Skip to main content
Humanities LibreTexts

Part 2: Forging A New Nation, 1776-1865

  • Page ID
    • Angela L Miller, Janet Catherine Berlo, Bryan J Wolf, and Jennifer L Roberts
    • Washington University in St. Louis, University of Rochester, Stanford University and Harvard University
    \( \newcommand{\vecs}[1]{\overset { \scriptstyle \rightharpoonup} {\mathbf{#1}} } \) \( \newcommand{\vecd}[1]{\overset{-\!-\!\rightharpoonup}{\vphantom{a}\smash {#1}}} \)\(\newcommand{\id}{\mathrm{id}}\) \( \newcommand{\Span}{\mathrm{span}}\) \( \newcommand{\kernel}{\mathrm{null}\,}\) \( \newcommand{\range}{\mathrm{range}\,}\) \( \newcommand{\RealPart}{\mathrm{Re}}\) \( \newcommand{\ImaginaryPart}{\mathrm{Im}}\) \( \newcommand{\Argument}{\mathrm{Arg}}\) \( \newcommand{\norm}[1]{\| #1 \|}\) \( \newcommand{\inner}[2]{\langle #1, #2 \rangle}\) \( \newcommand{\Span}{\mathrm{span}}\) \(\newcommand{\id}{\mathrm{id}}\) \( \newcommand{\Span}{\mathrm{span}}\) \( \newcommand{\kernel}{\mathrm{null}\,}\) \( \newcommand{\range}{\mathrm{range}\,}\) \( \newcommand{\RealPart}{\mathrm{Re}}\) \( \newcommand{\ImaginaryPart}{\mathrm{Im}}\) \( \newcommand{\Argument}{\mathrm{Arg}}\) \( \newcommand{\norm}[1]{\| #1 \|}\) \( \newcommand{\inner}[2]{\langle #1, #2 \rangle}\) \( \newcommand{\Span}{\mathrm{span}}\)\(\newcommand{\AA}{\unicode[.8,0]{x212B}}\)

    IN PART II, we shift our attention from empire-building to nation-building. During the first three centuries of European settlement in the New World, the arts played a central role in the network of goods, services, and ultimately, peoples, exchanged between Europe, Africa, and the Americas. By the late eighteenth century, this global economy extended across the Pacific to China. But the British Empire was soon cursed by its own success. The British could not hold on to their increasingly prosperous colonies across the Atlantic. The consumer revolution of the eighteenth century created an assertive mercantile elite-and a supporting cast of artisans, farmers, plantation owners, bankers, merchants, shop keepers, and laborers unhappy with their colonial status, enamored with Enlightenment discourses of freedom, and eager to assert their rights. The result was revolution.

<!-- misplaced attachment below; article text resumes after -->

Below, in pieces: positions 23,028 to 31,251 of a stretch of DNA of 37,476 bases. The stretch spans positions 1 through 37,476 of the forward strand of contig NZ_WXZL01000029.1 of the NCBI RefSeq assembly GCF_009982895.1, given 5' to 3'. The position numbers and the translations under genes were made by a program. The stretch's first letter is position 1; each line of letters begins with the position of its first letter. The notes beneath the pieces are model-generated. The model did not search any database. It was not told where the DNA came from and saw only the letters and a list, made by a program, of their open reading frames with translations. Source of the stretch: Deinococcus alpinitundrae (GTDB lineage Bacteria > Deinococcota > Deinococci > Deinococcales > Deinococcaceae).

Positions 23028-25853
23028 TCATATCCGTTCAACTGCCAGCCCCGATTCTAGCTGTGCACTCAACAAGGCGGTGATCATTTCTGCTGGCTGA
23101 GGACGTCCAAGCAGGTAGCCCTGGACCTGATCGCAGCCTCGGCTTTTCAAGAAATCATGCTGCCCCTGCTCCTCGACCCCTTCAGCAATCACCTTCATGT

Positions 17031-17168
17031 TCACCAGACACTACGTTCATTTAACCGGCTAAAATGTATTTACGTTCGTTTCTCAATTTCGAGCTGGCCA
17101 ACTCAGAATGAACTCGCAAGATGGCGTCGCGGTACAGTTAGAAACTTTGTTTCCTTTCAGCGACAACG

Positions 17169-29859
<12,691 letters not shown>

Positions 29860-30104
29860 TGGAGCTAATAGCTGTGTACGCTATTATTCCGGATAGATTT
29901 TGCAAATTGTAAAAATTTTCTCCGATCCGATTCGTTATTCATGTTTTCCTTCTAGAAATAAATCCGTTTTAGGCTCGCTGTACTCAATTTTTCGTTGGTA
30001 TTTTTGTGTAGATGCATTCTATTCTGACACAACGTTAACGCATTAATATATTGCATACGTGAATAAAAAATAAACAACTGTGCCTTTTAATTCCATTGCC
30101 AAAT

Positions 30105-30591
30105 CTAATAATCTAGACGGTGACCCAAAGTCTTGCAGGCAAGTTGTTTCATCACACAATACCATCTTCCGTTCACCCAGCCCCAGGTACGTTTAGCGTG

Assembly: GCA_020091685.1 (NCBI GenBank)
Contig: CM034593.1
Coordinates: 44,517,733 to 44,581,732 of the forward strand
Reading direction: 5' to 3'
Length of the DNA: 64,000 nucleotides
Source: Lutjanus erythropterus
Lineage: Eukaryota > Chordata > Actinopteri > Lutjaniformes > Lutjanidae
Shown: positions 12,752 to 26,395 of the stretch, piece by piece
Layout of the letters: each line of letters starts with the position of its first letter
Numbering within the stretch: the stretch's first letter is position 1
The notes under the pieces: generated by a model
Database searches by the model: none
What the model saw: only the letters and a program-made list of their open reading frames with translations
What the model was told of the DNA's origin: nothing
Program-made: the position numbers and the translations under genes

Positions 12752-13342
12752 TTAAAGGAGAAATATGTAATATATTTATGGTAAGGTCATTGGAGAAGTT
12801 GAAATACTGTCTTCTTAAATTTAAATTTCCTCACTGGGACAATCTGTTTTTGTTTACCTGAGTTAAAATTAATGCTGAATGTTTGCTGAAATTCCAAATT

The two young me,n staring at us across the page represent the face of revolution. Their enigmatic smiles are part of a "deceit," which is the term their father, painter Charles Willson Peale, gave to the life-sized canvas. Peale extended the painting into the viewer's space. He placed a wooden riser at the painting's base, and a doorframe around its sides. By fooling the viewer's eye, Peale playfully challenged his audience to enter the world depicted in the painting as if it were real.

    Peale's painting was more than a visual joke. Known today as The Staircase Group, it represents an opening salvo in a war waged by the arts to find new audiences in the years after the American Revolution. Artists began to forge alliances between themselves and their fellow citizens by linking the arts to politics and everyday life. They attempted to elevate the tastes of those around them and educate their viewers in their duties as citizens

    The first half of the nineteenth century marked the beginnings of industrialization in the United States. Artists responded in their work to the many changes they saw occurring around them. They noted the rise in immigration, and the nation's shifting demography, by depicting scenes of everyday life filled with the many new faces and "types" associated with different regions of the country: the sly New England merchant, the rugged western pioneer, the gullible country 'bumpkin." They dealt with race and slavery by providing white patrons with reassuring images of contented African American subjects. They responded to urbanization-and growing unrest among the working classes-by idealizing the countryside as a space of pre-industrial beauty and harmony. They invested the landscape with spiritual powers, equating the nation's newness with fresh beginnings and unlimited possibilities. They transmuted the nation's rapid, and often violent, expansion westward into a vision of "Manifest Destiny," the country's divinely ordained mission to bring civilization to the wilderness.

    Artists focused their efforts, in other words, on the business of nation-building. They created a vision of the United States that-though occasionally critical-tended to idealize the nation's past and future, to bring people together across class and economic divides, and to forge consensus.

    That dream of national unity blew apart in the spring of 1861, when southern artillery bombed federal troops in Fort Sumter, South Carolina. In the ensuing four years, artists produced images and objects, from portraits to quilts, that addressed the war raging around them. In the end, however, it was a newly invented technology-photography-that displayed the horrors of modern warfare in unprecedented fashion. The Civil War marks the triumph not only of an industrial economy over an agrarian one but the ascent of a powerful mechanical device, the camera, which introduced new ways of representing and interpreting the world.

    Thumbnail: CHARLES WILLSON PEALE, The Staircase Group (detail), 1795. Oil on canvas, 89 x 39 in (227 x 100 cm). Philadelphia Museum of Art, Pennsylvania. (See also fig. 5.32)

    This page titled Part 2: Forging A New Nation, 1776-1865 is shared under a CC BY-NC-SA 4.0 license and was authored, remixed, and/or curated by Angela L Miller, Janet Catherine Berlo, Bryan J Wolf, and Jennifer L Roberts.